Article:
"Fentanyl is used by drug dealers because it's cheap to cut heroin to make a larger supply, which equals a larger profits. It's all money driven," Staly said. " ... Often, addicts and social drug users don't know that their drug is laced with fentanyl, and that's what increases the chance of an overdose — because you just don't really know what you're taking. And they're not expecting such a potent reaction."
Much of the crime in Flagler County is related to drugs, even when suspects aren't charged with drug crimes — people may steal, for instance, to fund their drug addiction.
Perkins estimated that 80% or so of the county’s felony crimes have some kind of drug connection.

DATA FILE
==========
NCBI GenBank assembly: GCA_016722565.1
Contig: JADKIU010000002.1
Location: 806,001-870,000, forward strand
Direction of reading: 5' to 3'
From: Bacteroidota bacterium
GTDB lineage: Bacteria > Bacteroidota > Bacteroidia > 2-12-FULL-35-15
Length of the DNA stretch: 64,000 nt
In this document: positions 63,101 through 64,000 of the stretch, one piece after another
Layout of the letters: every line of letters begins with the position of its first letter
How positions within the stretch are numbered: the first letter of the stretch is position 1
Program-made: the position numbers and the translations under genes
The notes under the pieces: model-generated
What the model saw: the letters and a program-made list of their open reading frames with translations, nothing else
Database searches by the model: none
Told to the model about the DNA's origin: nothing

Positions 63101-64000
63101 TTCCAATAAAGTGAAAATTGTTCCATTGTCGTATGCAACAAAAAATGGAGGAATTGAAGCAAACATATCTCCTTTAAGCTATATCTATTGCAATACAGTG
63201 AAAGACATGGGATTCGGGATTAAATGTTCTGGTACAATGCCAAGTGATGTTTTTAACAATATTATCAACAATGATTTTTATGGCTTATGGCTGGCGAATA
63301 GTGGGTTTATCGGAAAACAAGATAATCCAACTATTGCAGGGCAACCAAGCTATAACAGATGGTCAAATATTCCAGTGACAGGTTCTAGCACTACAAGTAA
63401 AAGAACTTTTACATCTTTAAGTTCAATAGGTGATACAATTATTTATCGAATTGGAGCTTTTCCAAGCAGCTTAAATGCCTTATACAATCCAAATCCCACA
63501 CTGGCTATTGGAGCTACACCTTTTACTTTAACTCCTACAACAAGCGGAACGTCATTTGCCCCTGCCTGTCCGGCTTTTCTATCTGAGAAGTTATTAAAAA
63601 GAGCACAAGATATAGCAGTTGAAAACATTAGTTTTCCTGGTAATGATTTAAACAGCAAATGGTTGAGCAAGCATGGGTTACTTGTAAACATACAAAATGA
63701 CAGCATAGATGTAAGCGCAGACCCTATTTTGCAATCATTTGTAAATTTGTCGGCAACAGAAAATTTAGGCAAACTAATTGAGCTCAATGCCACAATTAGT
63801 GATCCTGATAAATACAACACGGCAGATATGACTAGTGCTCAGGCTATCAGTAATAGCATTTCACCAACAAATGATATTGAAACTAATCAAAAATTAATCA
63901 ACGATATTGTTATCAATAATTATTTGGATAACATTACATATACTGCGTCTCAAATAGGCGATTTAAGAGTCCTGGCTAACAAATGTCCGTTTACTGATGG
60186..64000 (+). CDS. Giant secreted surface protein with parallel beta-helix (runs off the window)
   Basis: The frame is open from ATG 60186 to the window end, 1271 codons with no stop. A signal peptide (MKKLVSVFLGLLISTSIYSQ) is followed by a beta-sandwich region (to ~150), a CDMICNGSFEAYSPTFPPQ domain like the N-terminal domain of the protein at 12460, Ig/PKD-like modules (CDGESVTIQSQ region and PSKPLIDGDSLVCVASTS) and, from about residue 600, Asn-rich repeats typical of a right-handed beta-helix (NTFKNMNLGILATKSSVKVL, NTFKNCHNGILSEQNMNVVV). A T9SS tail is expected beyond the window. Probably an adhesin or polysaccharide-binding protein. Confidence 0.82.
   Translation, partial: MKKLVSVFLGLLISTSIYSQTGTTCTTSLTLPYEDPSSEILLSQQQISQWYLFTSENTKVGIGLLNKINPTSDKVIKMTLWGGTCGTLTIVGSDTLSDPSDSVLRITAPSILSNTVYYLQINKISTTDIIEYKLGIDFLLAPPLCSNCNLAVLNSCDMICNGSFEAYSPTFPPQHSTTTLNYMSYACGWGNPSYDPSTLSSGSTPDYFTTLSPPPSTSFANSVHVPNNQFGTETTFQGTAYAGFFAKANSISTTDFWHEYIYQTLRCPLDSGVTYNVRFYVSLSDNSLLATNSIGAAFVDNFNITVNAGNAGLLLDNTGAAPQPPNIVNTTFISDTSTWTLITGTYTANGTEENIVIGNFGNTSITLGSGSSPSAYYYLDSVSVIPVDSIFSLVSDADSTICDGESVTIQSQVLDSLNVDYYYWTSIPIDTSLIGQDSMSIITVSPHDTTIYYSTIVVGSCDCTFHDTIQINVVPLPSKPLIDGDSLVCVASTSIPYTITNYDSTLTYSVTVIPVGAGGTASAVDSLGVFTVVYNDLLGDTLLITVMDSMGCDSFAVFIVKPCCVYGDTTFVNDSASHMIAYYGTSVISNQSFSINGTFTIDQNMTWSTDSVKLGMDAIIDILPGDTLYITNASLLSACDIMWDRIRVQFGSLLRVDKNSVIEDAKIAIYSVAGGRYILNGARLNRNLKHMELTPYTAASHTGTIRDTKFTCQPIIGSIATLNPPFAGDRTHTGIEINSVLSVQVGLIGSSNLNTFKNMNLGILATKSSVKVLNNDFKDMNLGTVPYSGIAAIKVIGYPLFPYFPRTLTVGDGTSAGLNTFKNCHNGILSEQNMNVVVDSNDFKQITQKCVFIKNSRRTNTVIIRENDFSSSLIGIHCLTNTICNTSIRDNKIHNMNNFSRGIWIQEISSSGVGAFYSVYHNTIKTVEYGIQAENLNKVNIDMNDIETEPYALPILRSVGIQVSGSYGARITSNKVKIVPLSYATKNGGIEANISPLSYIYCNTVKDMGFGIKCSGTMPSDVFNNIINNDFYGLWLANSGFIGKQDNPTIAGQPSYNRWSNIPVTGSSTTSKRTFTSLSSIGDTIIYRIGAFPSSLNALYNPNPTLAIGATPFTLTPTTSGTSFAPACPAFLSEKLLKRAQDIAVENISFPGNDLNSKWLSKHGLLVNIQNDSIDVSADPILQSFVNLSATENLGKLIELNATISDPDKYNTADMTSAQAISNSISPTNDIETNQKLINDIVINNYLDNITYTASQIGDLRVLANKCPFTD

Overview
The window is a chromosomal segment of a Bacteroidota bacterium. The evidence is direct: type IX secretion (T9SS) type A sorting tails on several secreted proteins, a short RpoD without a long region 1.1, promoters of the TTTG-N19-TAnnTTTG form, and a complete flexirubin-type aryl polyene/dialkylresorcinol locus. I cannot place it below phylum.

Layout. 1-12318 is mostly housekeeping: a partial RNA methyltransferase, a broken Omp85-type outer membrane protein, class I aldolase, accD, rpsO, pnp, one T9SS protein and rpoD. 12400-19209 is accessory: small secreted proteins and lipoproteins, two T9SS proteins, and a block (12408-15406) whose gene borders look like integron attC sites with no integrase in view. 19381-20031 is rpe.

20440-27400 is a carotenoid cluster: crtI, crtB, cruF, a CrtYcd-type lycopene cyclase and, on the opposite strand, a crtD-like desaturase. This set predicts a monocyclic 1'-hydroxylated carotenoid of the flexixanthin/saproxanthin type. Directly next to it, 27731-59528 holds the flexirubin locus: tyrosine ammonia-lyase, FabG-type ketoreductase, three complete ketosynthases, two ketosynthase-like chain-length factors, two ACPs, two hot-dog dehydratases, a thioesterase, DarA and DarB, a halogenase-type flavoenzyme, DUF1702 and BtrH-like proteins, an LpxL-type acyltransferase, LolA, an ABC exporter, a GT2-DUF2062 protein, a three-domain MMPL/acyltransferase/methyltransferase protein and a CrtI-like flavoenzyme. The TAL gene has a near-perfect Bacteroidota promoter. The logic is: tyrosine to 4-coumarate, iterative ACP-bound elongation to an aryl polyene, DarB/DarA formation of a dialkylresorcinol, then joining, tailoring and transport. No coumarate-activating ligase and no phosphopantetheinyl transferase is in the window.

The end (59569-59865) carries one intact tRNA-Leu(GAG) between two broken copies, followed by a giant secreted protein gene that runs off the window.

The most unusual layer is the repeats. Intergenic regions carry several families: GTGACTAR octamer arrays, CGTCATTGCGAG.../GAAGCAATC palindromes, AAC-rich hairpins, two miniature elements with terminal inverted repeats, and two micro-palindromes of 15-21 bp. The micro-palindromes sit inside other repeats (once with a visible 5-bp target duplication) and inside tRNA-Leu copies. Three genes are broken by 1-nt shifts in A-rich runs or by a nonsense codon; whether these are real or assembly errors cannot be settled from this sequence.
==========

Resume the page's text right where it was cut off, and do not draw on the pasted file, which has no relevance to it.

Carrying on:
"We're very fortunate, in this area, to have a judiciary that is informed and educated to deal with these issues.”
— CYNTHIA LANE, attorney, Chiumento Law
Crime numbers dropped during the pandemic — it's harder for deputies to catch people who are confining their criminal activity to their own homes — but are now creeping back up again, Staly said.
To help fight youth drug abuse, Staly said, the county and other agencies have partnered for a $1.2 million mental health and substance abuse grant, which was awarded in June 2021 and is being dispersed over three years, at $400,000 per year.
”It focuses on expanding services for youth and young adults,” Staly said. “The goal is to divert youth and young adults from the juvenile or adult criminal justice systems to appropriate mental health and substance abuse services.”